By all means, if your conscience calls you to oppose the death penalty, oppose it. But when we talk about abortion, let's focus on abortion. Let's focus on the victim who gets no lawyer, no jury, no judge, and no appeal. Let's focus on the unborn human for whom there will be no phone call from the governor, no stay of execution, and no mercy.

Wednesday, December 10, 2014

On Torture


I often argue that it is not justifiable to commit evil in order to achieve good. I suppose this is a fancy way of saying "two wrongs (or three or four) don't make a right." Or: "the ends don't justify the means."

The handiest example I can give you is abortion. The death of an unborn baby can't be justified no matter how deep and sincere the desire for an end to a pregnancy, because the intentional killing of an unborn baby is always evil. Yes, even in the case of rape or incest.

If it is always evil to initiate force - and I believe it is - it is only justifiable to use force in self-defense.

Thus, it is always evil to intentionally kill an unborn child, because an unborn child cannot initiate force. It is impossible. The child, as yet, has no will. He is incapable of acting willfully either for or against anything, including his mother.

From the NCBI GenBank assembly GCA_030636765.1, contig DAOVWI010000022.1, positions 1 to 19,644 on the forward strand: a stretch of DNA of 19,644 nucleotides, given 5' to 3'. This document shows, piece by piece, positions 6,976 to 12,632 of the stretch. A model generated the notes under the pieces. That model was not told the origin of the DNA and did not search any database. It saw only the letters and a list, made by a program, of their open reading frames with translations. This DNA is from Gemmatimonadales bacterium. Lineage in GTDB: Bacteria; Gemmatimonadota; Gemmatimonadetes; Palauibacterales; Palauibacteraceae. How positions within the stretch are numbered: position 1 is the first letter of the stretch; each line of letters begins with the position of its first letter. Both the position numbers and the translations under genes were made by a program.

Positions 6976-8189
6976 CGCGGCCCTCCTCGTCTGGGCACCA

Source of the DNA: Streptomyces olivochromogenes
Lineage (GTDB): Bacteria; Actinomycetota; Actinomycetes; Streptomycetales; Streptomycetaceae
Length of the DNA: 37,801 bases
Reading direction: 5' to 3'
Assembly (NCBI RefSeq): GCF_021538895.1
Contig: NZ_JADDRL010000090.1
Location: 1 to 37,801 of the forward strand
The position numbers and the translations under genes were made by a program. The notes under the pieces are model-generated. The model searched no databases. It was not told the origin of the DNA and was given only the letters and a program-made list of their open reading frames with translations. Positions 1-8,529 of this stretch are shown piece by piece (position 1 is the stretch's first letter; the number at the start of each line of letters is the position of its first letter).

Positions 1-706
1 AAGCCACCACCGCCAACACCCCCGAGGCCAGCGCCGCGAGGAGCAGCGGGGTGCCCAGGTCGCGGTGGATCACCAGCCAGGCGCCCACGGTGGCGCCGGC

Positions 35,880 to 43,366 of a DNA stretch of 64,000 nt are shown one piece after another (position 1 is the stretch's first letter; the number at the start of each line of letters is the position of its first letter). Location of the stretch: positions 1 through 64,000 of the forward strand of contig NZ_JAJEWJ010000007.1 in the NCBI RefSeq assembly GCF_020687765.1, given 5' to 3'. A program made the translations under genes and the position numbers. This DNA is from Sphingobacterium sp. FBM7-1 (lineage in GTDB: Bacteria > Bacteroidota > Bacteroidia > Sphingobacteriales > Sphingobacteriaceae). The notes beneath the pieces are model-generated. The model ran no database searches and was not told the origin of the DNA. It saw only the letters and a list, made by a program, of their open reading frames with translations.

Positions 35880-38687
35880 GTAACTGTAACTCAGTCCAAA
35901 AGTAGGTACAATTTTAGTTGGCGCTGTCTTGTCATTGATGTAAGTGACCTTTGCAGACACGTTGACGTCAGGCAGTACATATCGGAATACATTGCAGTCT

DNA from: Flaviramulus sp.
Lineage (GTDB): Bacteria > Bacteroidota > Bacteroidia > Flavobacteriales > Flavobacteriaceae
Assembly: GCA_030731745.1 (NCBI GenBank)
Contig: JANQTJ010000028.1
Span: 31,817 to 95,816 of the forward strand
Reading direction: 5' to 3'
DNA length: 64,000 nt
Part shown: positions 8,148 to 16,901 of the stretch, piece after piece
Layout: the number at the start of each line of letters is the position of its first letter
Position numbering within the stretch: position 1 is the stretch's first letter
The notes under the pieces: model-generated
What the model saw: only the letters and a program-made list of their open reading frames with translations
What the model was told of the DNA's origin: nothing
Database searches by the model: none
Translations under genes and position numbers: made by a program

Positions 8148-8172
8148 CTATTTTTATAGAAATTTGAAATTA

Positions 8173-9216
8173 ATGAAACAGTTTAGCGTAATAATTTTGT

He exists through no will of his own. In fact, in the vast majority of pregnancies, there is no aggressor: pregnancy resulted from two people willfully participating in an act they knew could potentially result in pregnancy. (Although, undoubtedly, one of them will ask the other at least once, with wide eyes and in a wounded voice, How did this happen?)

In a small percentage of cases, the initiator of force is a rapist, statutory, incestuous, or otherwise. The question of how to deal with such an aggressor is outside the purview of this blog post; for the purposes of my argument it is only necessary to note that in such a case, it is the rapist who is the aggressor, and not the unborn child.

I have heard this sound argument recently - that good cannot be the result of evil - unsoundly applied to the problem of torture. A Senate report (although, if we are being honest, it is a strictly partisan document prepared by Senate Democrats, or more accurately, Senate Democrat staffers) concerning CIA "enhanced interrogation" techniques was read on the Senate floor by Dianne Feinstein (D-CA) yesterday, and it is currently all anyone can talk about.